PROPERTY FROM THE MORPURGO COLLECTION, AMSTERDAM
Thence by inheritance to the present owner.
P. Biesboer et al., Pieter Claesz.: Master of Haarlem Still life, exh. cat., Zurich 2005, pp. 48, 103, 122, cat. no. 25, reproduced in colour p. 64.
The lemon yellow of the fruit, reflected in the polished sheen of the jug, on the rim of the pewter plate, in the highlights of the vine leaves, in the wine, and in the shells of the open walnuts, brings a unifying warm tone repeated at melodic intervals throughout the composition which is otherwise executed in an almost entirely monochromatic palette. All the technical skill that he had attained since his first dated works of 1621 is demonstrated in this modest ‘breakfast piece’ (ontbijtje).
Claesz’s still lifes are quite different from the ‘additive’ composition of his predecessors in Haarlem, such as Nicolaes Gillis, Floris van Dijk and Floris van Schooten, who took a higher viewpoint and incorporated a wide variety of colours and objects, often with geometric precision. Claesz’s paintings are instead characterised by a low viewpoint and a unifying and tonal colour scheme, which in the 1630s was usually limited to warm browns and olive greens, interspersed with the cool grey of his chosen metallic object(s) and the yellow of a lemon. His still lifes are not simply decorative depictions of a collection of random objects, but are intended to convey a deeper meaning, usually alluding to the transience of human life or perhaps allegorising the five senses. The artist's tendency towards greater simplicity of composition could well have been borne of a more widespread move away from ostentation and towards sobriety and restraint in Dutch society, in tandem with political and religious tendencies in the Netherlands during the mid-seventeenth century.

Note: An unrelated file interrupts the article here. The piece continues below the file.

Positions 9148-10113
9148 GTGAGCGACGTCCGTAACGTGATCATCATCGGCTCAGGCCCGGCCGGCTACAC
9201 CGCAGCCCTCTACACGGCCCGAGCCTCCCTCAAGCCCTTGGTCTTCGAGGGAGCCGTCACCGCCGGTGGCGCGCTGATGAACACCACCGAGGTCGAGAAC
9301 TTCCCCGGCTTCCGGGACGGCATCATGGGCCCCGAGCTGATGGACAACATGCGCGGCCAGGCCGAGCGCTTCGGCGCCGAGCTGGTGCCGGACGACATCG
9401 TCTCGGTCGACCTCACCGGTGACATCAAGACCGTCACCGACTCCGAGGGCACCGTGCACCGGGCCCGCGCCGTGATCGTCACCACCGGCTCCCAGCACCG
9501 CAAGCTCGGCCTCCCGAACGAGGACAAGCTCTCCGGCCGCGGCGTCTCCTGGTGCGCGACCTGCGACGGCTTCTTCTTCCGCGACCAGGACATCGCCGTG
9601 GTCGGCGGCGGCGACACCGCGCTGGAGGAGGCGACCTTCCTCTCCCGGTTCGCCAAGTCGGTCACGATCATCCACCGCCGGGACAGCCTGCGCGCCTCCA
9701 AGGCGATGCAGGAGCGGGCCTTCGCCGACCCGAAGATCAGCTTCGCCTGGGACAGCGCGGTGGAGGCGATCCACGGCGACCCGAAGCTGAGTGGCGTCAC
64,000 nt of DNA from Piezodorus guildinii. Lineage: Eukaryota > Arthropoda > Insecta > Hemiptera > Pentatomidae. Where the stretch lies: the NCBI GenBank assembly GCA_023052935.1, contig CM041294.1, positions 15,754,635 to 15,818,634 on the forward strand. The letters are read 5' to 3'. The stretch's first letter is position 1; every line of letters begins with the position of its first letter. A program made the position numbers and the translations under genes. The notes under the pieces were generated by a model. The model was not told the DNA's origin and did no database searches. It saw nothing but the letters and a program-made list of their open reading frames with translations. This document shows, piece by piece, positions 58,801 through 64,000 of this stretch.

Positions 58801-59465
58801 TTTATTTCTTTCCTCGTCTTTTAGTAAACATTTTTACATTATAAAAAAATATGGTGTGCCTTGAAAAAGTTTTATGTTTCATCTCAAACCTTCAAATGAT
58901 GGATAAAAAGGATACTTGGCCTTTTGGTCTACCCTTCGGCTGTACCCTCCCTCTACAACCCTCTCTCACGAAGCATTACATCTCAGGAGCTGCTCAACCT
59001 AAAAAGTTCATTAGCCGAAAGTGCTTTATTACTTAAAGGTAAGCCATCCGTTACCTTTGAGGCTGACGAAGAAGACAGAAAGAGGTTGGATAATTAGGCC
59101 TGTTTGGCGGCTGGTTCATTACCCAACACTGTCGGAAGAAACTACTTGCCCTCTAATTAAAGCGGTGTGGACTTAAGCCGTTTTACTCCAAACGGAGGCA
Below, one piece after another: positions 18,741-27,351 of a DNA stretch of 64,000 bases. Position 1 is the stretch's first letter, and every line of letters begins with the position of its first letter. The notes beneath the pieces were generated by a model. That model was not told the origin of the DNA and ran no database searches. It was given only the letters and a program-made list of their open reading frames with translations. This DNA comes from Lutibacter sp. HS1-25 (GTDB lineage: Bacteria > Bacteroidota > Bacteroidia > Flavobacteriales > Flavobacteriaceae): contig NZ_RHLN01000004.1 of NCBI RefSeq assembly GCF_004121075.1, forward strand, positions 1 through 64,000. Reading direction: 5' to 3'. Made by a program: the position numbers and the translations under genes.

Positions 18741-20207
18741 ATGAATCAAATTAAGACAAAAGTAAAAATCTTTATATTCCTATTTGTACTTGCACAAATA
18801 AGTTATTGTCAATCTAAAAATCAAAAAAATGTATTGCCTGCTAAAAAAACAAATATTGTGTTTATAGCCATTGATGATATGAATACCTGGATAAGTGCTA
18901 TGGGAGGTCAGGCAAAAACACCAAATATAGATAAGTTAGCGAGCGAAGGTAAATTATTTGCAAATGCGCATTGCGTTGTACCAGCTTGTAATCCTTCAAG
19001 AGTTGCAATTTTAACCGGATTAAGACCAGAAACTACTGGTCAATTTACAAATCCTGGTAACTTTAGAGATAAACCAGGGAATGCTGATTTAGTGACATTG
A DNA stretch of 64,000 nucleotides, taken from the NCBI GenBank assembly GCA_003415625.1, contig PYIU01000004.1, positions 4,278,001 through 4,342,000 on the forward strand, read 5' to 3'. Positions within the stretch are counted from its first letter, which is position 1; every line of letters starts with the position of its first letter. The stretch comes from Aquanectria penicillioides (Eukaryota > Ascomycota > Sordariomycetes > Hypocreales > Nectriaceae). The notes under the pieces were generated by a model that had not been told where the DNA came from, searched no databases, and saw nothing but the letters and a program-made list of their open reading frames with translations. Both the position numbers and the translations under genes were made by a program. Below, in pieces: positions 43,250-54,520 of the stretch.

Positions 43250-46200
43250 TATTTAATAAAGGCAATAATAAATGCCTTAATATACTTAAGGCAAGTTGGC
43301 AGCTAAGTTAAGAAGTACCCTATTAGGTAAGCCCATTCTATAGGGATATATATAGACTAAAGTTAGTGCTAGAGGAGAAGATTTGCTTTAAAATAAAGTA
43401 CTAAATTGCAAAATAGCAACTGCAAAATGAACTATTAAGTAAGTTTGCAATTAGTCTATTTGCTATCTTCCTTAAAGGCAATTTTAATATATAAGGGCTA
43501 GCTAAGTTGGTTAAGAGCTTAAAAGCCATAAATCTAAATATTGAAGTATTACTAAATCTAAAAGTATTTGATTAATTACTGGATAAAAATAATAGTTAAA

Martine Brunner-Bulst dates the present work to 1632. She writes in her 2004 monograph on the artist (see Literature) that Claesz’s works of the early 1630s demonstrate a sense of balance and harmony through the artist’s mastery in representing a high level of detail while retaining a clarity of composition and a balance of lighting effects.
1632 was also the year in which Claesz’s notable rival Willem Claesz Heda first appropriated motifs from Claesz for his own breakfast piece; he continued to borrow ideas from Claesz throughout the 1630s and '40s. Heda too was reaching his artistic maturity in the early 1630s, and while we have scant documentary evidence of their relationship, they are assumed to have known each other and each other’s work very well, and so began the founding of the distinguished tradition of still-life painting in Haarlem established by the two men.
A painting, also on panel but of slightly larger dimensions (56 x 72 cm.), that bears much in common with the composition of this ontbijtje is recorded as last having been sold Berlin, Lepke, 24 April 1909, lot 73.1 The main differences between the two pictures is the Lepke painting's inclusion of a partially eaten pie in the centre, and the replacing of the lemon with two peaches.
1 RKD Nederlands Instituut voor Kunstgeschiedenis online reference number: 185198.
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